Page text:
[The] protection of the privilege extends only to communications and not to facts. A fact is one thing and a communication concerning that fact is an entirely different thing. The client cannot be compelled to answer the question, 'What did you say or write to the attorney?' but may not refuse to disclose any relevant fact within his knowledge merely because he incorporated a statement of such fact into his communication to his attorney.

Upjohn Co. v. United States, 449 U.S. 383, 395-396 (1981) (citation omitted); see Methode Elecs., Inc. v. Finisar Corp., 205 F.R.D. 552, 556 (N.D. Cal. 2001); see also Fox v. California Sierra Financial Services, 120 F.R.D. 520 (N.D. Cal. 1988) (The fact of a privileged communication is not itself privileged.). As for work product protection, that privilege applies only to materials "prepared in anticipation of litigation[.]" Fed. R. Civ. Proc. 26(b)(3)(A).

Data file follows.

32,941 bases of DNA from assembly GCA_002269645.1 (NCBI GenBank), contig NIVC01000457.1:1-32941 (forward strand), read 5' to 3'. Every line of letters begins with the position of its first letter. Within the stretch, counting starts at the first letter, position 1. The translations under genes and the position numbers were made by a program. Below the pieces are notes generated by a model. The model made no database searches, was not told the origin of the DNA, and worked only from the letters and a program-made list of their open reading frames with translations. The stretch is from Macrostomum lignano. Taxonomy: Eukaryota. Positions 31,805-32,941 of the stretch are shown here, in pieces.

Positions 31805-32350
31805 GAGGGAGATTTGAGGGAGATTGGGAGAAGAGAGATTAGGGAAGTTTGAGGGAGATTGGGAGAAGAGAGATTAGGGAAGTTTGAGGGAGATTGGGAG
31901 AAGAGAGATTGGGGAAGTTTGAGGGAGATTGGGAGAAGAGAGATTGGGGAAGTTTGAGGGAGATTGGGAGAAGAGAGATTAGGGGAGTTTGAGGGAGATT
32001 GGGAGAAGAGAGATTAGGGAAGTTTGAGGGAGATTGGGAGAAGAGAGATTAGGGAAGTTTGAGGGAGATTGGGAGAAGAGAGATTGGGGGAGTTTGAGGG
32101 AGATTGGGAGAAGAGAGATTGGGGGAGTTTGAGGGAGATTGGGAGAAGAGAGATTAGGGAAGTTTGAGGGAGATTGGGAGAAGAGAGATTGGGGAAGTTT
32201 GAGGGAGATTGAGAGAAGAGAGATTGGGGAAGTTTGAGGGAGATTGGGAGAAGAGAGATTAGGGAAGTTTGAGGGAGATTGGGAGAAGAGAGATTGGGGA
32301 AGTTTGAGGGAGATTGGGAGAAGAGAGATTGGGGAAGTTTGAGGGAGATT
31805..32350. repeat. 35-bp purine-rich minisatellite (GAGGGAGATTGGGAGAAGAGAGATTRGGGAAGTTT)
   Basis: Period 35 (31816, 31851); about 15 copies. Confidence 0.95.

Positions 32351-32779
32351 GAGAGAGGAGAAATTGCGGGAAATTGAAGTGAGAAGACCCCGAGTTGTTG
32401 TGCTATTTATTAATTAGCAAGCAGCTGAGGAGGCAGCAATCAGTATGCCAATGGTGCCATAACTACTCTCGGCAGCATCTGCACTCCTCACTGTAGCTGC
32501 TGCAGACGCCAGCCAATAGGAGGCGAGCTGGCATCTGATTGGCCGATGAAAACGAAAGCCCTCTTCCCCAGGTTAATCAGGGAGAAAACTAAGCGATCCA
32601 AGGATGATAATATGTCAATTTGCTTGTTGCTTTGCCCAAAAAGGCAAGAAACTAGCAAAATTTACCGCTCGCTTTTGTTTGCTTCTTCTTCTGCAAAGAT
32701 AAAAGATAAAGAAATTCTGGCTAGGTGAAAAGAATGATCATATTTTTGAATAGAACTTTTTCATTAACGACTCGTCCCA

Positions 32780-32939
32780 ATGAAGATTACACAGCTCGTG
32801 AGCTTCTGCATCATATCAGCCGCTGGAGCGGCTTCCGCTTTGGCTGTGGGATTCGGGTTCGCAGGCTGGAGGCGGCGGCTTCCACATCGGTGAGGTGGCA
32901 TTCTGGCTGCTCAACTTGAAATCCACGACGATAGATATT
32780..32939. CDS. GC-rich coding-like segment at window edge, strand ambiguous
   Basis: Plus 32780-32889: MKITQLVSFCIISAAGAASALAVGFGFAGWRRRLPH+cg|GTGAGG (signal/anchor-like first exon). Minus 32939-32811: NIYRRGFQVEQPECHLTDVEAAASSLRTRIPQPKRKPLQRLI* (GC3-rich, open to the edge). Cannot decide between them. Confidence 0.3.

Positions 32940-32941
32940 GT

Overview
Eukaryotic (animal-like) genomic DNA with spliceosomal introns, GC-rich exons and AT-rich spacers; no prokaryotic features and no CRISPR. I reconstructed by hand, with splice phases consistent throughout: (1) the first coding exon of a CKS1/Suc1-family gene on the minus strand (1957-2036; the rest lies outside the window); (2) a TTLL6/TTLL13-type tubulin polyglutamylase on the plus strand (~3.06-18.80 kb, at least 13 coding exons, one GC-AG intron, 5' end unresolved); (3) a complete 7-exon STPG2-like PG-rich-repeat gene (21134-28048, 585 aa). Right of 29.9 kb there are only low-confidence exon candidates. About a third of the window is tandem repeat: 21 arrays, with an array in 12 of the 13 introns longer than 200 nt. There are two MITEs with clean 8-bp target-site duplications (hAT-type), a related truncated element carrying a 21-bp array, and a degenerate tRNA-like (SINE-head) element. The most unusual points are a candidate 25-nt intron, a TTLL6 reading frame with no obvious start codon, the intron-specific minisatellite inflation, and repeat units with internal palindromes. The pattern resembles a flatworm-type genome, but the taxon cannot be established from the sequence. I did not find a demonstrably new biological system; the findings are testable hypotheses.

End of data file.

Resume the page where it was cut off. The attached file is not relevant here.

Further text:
In its opposition, BD discloses some facts regarding how Mr. Kiang learned of the six patents that had not previously been disclosed. This information, and any other responsive information that has yet to be disclosed, is relevant to Gen-Probe's claim of willful infringement and its claim that BD induced others to infringe the method claims of the asserted patents. BD must now disclose the facts disclosed in the joint motion, as well as any other non-privileged foundational facts, that go to the "how" and the "what" involved in its learning of six of Gen-Probe's patents, in a supplemental interrogatory response verified by BD ...